# Why is it incorrect to balance a chemical equation by changing the subscripts?

The number of subscripts for each element in a chemical formula is like a form of spelling. Each chemical formula has its own unique set of elements and subscripts. For example, $\text{H"_2"O}$ is the formula for water, and ${\text{H"_2"O}}_{2}$ is the formula for hydrogen peroxide, a very different substance from water. For another example, ${\text{CO}}_{2}$ is the formula for carbon dioxide, and $\text{CO}$ is the formula for carbon monoxide, also a very different substance from carbon dioxide. So, if you change the subscripts in the chemical formulas in a chemical equation, you are actually changing the substances themselves.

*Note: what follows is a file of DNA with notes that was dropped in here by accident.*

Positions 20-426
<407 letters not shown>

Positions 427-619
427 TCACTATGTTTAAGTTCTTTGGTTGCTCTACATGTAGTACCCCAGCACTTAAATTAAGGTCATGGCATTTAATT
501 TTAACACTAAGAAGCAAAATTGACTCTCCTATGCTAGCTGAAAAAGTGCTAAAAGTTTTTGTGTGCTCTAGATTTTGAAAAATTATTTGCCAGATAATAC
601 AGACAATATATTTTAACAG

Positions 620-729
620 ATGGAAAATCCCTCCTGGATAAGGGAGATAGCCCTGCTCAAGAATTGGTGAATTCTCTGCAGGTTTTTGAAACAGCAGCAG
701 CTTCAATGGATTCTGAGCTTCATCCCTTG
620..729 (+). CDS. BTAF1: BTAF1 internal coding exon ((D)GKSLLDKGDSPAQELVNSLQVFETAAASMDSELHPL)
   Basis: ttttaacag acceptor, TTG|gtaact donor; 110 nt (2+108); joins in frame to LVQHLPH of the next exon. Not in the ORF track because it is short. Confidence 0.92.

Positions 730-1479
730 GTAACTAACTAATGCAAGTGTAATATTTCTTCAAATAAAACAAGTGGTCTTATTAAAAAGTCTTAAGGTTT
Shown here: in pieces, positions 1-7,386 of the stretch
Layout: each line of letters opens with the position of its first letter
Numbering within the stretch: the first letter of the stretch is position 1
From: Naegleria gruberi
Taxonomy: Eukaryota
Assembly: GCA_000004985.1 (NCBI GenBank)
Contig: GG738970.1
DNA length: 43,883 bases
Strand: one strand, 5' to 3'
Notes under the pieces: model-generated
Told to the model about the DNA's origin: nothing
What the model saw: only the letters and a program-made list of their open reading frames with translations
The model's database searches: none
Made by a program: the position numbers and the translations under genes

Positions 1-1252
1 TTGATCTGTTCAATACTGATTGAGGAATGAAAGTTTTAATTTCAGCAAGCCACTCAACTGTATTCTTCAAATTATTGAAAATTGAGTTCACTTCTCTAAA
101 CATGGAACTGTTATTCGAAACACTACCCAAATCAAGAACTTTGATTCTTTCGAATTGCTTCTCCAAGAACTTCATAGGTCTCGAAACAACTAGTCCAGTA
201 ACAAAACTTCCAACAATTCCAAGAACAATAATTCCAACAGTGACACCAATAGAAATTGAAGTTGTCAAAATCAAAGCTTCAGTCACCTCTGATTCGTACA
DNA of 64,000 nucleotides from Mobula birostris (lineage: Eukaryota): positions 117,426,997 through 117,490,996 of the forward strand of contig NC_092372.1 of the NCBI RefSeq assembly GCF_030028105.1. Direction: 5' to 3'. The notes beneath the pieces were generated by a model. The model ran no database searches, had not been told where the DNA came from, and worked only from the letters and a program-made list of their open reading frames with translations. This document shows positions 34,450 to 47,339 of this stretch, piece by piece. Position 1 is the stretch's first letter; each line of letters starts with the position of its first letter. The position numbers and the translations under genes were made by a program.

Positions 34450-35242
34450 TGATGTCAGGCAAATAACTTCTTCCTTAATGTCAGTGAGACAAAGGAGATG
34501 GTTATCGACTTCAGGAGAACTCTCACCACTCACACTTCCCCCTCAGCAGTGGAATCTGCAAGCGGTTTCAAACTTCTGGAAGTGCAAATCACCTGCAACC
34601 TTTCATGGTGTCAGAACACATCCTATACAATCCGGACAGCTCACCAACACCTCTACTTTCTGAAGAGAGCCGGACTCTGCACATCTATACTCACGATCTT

So if I write the coefficient 2 in front of the formula for water, $\text{H"_2"O}$, so that it looks like $\text{2""H"_2"O}$, then I multiply the coefficient of 2 times the subscript 2 for hydrogen, and the subscript 1 for oxygen (No subscript is understood to be 1.).This gives me 4 atoms of hydrogen and 2 atoms of oxygen.